Proof that something can be “outrageous” and boring at the same time, “The New Pope” (8 p.m., HBO, TV-MA) returns for a second season. For the uninitiated, the first season, called “The Young Pope,” starred Jude Law as an American pontiff, first seen as a breath of fresh air who became, pretty quickly, a nasty piece of work.
As the second season begins, Law’s pope is in a coma and the Vatican stands at a crossroads. The internal politics of the curia might make for entertaining drama, but actual scenes of conversation and action are continually punctuated by big set pieces showing off the fabulous scenery and dressing up nuns and other clerics as participants in Busby Berkeley numbers that never really break into song or dance. “Pope” has all of the downsides of a big musical, with none of the songs. It’s a pretentious music video that never ends.
For those who can endure the vast, time-wasting deserts of inactivity and bombast, there’s John Malkovich as the new “New Pope.” He has legions of fans who will watch him in anything. Even this.
- “Frontline” (8 p.m., PBS) devotes two nights to “America’s Great Divide,” a survey of the decline from the “Hope” that surrounded Barack Obama’s 2004 speech, his 2008 campaign and following inauguration and the bitter political divides that followed.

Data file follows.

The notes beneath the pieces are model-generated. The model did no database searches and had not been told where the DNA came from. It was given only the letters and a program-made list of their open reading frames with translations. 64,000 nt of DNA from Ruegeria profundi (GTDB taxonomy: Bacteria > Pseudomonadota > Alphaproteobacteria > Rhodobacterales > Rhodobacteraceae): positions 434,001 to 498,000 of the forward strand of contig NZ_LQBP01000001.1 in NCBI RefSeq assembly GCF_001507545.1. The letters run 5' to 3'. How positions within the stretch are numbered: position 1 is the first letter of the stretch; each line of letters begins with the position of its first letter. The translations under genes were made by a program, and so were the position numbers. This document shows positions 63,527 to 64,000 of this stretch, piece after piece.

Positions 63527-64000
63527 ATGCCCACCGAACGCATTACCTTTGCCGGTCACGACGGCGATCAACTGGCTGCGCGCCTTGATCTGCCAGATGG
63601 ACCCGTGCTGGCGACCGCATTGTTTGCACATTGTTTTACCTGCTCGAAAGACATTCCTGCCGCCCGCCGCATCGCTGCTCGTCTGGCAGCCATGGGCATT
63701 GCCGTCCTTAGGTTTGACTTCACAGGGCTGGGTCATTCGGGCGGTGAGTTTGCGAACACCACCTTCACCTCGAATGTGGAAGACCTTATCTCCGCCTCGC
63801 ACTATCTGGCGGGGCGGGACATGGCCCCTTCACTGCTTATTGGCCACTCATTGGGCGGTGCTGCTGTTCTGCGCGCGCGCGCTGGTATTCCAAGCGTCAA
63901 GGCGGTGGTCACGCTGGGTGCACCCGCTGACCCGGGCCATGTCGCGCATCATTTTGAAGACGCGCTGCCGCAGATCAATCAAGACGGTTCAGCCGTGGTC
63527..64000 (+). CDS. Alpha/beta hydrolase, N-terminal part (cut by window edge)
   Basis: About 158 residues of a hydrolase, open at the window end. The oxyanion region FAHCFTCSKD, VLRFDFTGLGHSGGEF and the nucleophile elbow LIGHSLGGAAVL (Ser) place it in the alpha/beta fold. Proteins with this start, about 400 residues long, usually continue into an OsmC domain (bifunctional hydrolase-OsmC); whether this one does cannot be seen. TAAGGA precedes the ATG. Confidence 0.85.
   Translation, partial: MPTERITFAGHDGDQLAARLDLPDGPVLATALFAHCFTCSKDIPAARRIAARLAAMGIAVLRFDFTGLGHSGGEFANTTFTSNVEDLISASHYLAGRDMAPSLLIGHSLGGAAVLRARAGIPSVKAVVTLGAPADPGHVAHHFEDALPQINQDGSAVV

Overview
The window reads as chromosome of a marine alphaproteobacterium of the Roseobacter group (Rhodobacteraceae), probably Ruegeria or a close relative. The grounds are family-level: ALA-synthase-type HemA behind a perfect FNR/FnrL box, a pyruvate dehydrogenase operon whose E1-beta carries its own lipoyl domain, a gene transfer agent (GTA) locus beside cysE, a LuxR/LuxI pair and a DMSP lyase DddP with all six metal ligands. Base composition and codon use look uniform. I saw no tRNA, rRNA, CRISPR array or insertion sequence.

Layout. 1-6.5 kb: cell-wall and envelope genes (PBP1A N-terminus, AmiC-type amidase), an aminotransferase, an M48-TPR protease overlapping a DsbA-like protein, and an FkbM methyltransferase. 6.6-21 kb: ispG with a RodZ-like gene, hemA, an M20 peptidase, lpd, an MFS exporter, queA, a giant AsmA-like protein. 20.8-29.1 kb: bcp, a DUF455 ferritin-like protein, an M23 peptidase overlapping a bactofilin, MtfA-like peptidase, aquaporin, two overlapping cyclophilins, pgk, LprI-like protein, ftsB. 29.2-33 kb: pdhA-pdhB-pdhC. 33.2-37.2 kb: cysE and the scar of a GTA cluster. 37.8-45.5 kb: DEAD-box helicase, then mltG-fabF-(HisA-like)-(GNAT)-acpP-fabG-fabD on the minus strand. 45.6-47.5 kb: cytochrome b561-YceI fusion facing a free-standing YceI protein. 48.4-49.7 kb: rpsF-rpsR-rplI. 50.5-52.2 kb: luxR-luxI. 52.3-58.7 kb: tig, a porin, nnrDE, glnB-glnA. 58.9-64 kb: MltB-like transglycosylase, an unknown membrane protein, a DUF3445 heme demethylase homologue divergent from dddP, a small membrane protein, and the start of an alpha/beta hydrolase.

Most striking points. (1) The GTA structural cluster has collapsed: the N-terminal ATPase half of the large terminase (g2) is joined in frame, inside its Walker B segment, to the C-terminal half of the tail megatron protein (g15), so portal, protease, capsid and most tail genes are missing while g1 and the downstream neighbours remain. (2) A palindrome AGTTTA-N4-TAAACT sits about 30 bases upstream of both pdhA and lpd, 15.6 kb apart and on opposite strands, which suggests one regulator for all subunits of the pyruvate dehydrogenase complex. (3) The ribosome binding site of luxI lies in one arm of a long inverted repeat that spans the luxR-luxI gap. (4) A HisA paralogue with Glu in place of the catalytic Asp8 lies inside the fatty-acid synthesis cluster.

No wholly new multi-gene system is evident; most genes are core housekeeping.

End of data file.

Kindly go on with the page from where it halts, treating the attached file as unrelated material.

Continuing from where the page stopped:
Faithful “Frontline” followers will find a lot of familiar material here. No American series does a better job of assembling news footage, interviews and talking-head overviews to make sense of recent events. But sometimes the focus on news as history and history as news is a problem in itself. In defining the “Divide” as something that has emerged only since 2008, “Frontline” falls into the TV tabloid news fallacy that “things are bad, and they’ve never been worse.”
Speaking of media and history, “Battle of Little Big Horn” (7 p.m., Smithsonian) revisits the 1876 catastrophe, not as a military history, but as the birth of newspaper tabloid wars, describing newspapers competing to outdo each other, often with lurid stories, entirely fabricated hundreds of miles from the scene.
- Three birdwatchers (Steve Martin, Jack Black, Owen Wilson) compete to see who can spot the most species in the gentle 2011 comedy “The Big Year” (7 p.m., Cinemax).
- A fellow passenger has a cosmic link to a violent crime on “Manifest” (9 p.m., NBC, TV-PG).